Tuesday, April 30, 2013

Zenn Scarlett Guest Post & Blog Tour

Today, I offer you dear readers a treat. Christian Schoon, author of Zenn Scarlett is here sharing a guest post for the blog tour! I am so excited to share this with you! :) 



Hi to Ginny and her readers and thanks for letting me drop in for this leg of the Zenn Scarlett Blog tour extravaganza! (OK, maybe it’s not exactly an extravaganza in the full meaning of the word, but it’s still great to be here.)

I thought we’d snoop around the room of my heroine, Zenn, and see what we could find out about her. So, I can tell you this much first: she’s 17, and studying to be an exoveterinarian at an ancient cloister tucked into a deep canyon on Mars. The cloister includes both a clinic and a training facility that takes in a whole range of alien creatures that need medical attention.  Zenn is in her novice year of training, specializing in very big, sometimes very hazardous-to-your-health animals. Her dorm room is up on the second story of the calefactory building, basically a meeting hall.

We pause outside her door. The hallway is lined with other doors, all closed, all the other rooms empty except for the ones belonging to Hamish, the cloister’s new sexton, and Sister Hild, one of Zenn’s instructors. Seems the cloister school has fallen on hard times since the Rift cut off all communication and trade between Mars and Earth. So, Zenn is now the only student left at the school, which is run by her Uncle Otha, the cloister’s director-abbot.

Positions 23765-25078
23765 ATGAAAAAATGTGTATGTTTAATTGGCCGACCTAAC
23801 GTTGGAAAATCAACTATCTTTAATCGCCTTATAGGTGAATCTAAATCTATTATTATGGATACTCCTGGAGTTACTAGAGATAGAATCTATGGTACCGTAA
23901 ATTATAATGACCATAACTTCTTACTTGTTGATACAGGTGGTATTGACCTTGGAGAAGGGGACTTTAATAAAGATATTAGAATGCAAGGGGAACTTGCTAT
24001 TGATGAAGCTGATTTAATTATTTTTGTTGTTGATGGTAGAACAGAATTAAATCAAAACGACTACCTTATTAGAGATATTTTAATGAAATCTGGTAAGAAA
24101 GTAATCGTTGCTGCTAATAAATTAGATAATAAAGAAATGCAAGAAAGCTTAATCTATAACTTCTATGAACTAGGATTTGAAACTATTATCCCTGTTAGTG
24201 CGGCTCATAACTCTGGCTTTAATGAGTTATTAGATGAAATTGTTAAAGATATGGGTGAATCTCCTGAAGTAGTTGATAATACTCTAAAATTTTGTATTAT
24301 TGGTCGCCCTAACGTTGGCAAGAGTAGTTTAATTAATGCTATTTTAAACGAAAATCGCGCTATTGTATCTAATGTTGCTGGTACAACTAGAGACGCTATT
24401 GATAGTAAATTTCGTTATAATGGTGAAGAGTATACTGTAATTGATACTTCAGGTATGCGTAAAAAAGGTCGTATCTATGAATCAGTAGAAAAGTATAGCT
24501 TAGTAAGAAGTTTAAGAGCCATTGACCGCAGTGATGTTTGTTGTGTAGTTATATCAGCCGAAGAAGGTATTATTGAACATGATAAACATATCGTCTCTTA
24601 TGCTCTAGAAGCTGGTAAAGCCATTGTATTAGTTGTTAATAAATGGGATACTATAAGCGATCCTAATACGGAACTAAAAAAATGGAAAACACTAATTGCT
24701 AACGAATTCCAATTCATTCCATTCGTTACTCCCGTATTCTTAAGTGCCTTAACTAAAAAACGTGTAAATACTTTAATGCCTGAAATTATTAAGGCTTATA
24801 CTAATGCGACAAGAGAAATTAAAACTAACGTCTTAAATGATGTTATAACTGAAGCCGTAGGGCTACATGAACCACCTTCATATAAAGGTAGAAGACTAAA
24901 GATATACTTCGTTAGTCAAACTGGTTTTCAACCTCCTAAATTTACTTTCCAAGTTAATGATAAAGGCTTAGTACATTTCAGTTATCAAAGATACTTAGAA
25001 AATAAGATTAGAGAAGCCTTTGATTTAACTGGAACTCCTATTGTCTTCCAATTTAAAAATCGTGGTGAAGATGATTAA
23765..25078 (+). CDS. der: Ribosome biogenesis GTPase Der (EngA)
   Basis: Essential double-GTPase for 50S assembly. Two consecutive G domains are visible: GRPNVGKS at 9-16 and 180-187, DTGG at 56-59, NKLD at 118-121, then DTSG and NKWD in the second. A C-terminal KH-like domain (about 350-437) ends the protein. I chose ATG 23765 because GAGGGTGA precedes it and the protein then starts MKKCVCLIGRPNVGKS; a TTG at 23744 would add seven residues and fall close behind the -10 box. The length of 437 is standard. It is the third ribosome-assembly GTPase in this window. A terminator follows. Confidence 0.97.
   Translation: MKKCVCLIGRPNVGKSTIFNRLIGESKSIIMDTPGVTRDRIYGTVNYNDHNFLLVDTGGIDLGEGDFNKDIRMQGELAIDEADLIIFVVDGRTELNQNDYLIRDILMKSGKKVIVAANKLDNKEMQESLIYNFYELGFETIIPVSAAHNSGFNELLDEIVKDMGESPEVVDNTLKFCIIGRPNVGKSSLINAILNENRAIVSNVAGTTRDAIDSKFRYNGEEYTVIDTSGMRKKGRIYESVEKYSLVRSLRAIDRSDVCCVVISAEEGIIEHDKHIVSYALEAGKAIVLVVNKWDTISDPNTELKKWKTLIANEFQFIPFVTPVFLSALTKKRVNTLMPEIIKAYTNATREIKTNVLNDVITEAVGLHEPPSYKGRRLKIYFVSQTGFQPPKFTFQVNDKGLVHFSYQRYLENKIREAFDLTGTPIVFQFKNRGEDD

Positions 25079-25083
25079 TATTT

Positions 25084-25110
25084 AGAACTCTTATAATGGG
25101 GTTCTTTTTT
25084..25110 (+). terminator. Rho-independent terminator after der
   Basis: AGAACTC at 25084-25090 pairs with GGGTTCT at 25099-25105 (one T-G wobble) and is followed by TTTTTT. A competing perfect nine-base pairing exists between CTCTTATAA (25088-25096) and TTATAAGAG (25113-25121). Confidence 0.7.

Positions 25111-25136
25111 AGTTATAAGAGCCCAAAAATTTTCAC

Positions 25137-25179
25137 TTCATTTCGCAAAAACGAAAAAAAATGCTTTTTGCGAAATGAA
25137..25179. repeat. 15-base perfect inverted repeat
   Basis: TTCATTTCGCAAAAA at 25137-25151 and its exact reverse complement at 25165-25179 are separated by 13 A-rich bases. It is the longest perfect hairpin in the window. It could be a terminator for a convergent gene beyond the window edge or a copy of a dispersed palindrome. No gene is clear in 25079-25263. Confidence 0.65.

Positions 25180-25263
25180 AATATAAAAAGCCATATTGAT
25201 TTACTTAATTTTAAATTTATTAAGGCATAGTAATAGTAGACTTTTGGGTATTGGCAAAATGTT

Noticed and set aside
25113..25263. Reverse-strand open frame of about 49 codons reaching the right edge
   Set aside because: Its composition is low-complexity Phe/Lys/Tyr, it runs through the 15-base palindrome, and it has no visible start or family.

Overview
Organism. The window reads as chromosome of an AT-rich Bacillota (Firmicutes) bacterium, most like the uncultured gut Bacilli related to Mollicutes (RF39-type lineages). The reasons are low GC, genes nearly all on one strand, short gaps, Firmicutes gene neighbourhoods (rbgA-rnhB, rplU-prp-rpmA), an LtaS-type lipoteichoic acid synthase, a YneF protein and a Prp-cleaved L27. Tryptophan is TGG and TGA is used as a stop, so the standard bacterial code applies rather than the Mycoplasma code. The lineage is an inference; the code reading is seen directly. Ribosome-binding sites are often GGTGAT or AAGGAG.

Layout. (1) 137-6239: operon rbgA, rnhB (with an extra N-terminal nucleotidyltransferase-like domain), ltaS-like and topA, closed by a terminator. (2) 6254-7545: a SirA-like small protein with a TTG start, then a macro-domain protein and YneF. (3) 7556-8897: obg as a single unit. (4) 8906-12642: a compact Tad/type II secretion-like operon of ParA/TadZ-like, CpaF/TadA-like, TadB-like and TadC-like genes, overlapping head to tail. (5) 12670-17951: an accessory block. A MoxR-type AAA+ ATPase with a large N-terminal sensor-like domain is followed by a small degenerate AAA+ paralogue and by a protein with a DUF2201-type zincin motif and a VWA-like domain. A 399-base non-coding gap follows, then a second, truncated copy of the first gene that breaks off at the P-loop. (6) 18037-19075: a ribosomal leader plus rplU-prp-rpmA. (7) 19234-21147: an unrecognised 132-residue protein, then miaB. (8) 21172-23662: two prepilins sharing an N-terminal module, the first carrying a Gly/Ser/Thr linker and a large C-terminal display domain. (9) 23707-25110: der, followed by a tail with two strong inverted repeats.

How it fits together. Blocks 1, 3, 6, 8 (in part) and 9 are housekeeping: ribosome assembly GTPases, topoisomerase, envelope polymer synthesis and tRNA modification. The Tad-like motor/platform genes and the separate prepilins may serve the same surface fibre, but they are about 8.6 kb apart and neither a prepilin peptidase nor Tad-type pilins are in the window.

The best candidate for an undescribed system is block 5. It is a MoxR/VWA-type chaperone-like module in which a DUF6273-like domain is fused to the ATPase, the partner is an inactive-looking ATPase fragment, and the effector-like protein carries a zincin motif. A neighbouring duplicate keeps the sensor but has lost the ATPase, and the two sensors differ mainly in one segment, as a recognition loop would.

We nudge the door open and step inside. It’s a small room, simple, with a narrow bunk, a desk littered with compu-shards, stacks of v-films and old-style ink-on-paper books on a dizzying variety of subjects: the molecular make-up of bloodcarn venom, the care and feeding of mega-fauna like whalehounds and the brain chemistry of the Lithohippus indra, vacuum-dwelling animals that have evolved the ability to move starships between the stars. There’s a pile of what looks like playing cards. You turn them over;  each one appears to have an anatomical term on one side, and its definition on the other. Flash cards. It sort of looks like she may have been prepping for a big test of some sort. In any case, this Zenn girl seems pretty focused on her studies.